Title VII of the Civil Rights Act of 1964 was a landmark anti-discrimination law enacted by the federal government that includes protection from racial discrimination in the workplace. It’s been over a half a century since this law first passed. And it’s distressing that prejudices against race and the color of one’s skin, whether unconscious or deep-seated, still exist to cause discrimination in the workplace. Fortunately, you can count on the attorneys at Schwimer Weinstein to apply the laws that protect you from discriminatory behavior.
Federal and state laws that protect against racial discrimination
Title VII, mentioned above, applies to companies with 15 or more employees. It protects workers from racial discrimination and discriminatory employment practices in every step of the employment process. This includes hiring, firing, promotion, wages and salary. Title VII also covers numerous other protected categories, such as gender and disability.
In California, the Fair Employment and Housing Act (FEHA) expands oversight to employers with five or more employees who are either full- or part-time.
Two categories of racial discrimination
Disparate Treatment – Defines instances where an employee is treated differently from other employees specifically because of his or her race.
Disparate Impact – Describes how employment practices are applied. Some practices at first glance may appear neutral, but in reality are actually discriminatory in how they impact the workforce. Practices that can have a disparate impact include written tests, physical or educational requirements.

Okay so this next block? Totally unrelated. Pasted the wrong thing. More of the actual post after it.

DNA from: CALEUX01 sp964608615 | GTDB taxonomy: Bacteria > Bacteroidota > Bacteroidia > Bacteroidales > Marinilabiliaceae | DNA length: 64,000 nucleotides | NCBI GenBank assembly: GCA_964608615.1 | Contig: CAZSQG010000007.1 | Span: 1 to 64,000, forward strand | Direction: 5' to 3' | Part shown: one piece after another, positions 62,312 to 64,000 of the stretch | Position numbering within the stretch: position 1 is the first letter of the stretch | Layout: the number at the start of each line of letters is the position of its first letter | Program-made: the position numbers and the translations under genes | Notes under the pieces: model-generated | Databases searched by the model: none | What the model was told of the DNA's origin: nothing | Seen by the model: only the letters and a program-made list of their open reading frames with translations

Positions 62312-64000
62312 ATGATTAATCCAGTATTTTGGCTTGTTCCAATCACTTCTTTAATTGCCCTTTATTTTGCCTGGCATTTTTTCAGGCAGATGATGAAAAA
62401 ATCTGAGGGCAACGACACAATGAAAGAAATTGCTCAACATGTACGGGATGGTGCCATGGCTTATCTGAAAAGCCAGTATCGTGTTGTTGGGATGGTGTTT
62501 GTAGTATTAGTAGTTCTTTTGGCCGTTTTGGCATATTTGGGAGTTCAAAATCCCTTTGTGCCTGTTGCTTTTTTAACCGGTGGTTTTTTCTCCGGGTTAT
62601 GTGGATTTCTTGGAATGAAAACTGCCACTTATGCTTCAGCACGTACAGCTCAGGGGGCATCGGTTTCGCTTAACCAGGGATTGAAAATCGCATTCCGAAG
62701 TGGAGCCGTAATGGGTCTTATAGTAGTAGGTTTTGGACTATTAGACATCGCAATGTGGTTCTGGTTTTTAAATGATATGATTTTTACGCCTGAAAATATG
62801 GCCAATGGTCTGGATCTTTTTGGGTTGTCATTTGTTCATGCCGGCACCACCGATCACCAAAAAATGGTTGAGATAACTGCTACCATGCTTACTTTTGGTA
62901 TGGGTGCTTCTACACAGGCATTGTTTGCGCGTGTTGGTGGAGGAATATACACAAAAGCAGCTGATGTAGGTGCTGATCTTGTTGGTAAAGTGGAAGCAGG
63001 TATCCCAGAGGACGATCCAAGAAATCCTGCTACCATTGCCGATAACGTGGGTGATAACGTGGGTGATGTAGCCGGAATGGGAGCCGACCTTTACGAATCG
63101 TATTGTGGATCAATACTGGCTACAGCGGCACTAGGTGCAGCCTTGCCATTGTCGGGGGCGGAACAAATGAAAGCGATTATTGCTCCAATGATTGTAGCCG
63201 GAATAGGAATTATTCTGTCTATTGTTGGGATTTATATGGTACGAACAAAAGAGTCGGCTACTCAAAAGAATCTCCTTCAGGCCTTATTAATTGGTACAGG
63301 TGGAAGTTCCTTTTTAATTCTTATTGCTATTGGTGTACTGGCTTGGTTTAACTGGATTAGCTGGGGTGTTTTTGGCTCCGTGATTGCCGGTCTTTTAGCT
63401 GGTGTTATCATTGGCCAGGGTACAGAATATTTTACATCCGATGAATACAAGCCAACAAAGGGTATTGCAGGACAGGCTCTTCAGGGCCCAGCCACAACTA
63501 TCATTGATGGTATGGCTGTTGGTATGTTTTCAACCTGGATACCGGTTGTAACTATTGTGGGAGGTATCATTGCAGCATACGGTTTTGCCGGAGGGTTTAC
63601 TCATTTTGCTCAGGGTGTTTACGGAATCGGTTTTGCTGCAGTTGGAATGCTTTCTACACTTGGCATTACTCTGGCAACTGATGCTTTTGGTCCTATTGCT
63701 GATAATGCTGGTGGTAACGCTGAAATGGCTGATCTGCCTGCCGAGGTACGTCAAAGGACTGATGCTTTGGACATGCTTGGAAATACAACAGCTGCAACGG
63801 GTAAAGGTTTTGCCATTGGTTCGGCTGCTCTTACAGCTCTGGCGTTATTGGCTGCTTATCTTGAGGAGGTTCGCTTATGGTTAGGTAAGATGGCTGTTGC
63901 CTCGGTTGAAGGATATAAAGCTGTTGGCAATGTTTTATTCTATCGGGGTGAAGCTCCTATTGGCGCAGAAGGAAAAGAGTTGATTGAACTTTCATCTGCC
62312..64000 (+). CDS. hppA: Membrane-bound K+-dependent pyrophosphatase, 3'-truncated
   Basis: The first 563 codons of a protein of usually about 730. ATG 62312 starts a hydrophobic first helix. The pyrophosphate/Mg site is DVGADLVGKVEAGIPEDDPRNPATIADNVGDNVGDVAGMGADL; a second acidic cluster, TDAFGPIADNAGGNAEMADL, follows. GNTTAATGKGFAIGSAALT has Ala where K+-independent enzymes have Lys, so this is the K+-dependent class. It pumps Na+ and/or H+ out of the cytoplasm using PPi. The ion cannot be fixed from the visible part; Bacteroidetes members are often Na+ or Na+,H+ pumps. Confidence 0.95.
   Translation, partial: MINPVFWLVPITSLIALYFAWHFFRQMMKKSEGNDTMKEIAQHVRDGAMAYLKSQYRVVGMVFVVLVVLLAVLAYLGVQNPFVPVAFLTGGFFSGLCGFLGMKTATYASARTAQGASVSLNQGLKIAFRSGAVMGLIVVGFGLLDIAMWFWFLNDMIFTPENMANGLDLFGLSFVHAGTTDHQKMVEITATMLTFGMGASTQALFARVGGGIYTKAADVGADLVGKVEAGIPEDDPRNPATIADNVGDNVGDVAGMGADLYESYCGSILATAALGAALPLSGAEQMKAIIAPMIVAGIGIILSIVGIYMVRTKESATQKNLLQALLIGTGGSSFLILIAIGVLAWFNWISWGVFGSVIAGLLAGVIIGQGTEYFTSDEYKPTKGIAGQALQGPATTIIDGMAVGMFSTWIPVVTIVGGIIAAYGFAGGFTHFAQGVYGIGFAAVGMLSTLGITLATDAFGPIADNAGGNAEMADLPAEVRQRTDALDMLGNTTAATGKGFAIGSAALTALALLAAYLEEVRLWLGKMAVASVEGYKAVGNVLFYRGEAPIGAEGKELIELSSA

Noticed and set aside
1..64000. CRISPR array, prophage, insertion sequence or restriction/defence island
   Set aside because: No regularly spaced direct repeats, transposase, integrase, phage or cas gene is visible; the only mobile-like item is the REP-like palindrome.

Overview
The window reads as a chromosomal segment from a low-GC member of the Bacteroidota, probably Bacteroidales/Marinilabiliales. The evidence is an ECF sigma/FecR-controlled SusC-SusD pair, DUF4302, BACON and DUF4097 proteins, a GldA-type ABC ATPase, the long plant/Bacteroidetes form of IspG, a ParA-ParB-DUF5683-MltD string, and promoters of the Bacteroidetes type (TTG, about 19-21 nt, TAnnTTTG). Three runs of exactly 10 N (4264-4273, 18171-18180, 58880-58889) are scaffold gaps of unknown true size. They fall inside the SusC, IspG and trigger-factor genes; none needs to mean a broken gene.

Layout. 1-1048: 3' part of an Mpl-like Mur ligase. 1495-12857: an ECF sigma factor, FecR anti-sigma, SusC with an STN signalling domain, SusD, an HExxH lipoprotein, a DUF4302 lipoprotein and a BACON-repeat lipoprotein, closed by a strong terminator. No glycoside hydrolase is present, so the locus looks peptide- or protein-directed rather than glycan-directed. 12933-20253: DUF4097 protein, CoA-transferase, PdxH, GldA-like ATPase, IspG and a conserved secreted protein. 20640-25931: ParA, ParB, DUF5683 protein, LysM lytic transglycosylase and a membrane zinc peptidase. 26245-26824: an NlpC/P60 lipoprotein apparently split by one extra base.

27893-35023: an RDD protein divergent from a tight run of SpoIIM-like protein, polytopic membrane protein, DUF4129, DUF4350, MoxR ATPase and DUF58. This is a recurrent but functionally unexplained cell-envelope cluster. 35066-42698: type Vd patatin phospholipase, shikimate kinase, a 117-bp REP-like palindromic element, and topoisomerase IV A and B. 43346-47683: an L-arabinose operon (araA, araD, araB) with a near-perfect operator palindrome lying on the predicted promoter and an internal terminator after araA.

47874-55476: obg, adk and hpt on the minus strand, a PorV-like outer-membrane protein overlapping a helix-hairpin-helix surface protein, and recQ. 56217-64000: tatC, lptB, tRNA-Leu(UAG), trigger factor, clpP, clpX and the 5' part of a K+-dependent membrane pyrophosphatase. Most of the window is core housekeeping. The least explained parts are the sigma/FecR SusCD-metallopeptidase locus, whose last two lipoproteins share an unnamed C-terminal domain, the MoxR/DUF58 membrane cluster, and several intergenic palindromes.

How does the Equal Employment Opportunity Commission (EEOC) factor in?
The EEOC is the top federal administrative agency responsible for addressing racial discrimination claims in the workplace. Courts require that before an employee can file a lawsuit for racial discrimination against their employer, they must first file a charge with the EEOC.
The EEOC then begins an investigation to determine whether they should take action in the case. If the agency declines, the employee may then proceed to file a lawsuit in the court of law.
How does one prove racial discrimination at work?
An employee must show that he or she is a member of a racial minority who applied and was qualified for a job. You then must show that despite being qualified, you were rejected for the job and that afterwards, the employer kept looking for candidates with the same qualifications.
If you feel you’ve been a victim of racial discrimination, one of our experienced attorneys at Schwimer Weinstein can make you sure you receive the counsel and attention your situation deserves.
We can help. Contact Schwimer Weinstein for a free, no-obligation consultation.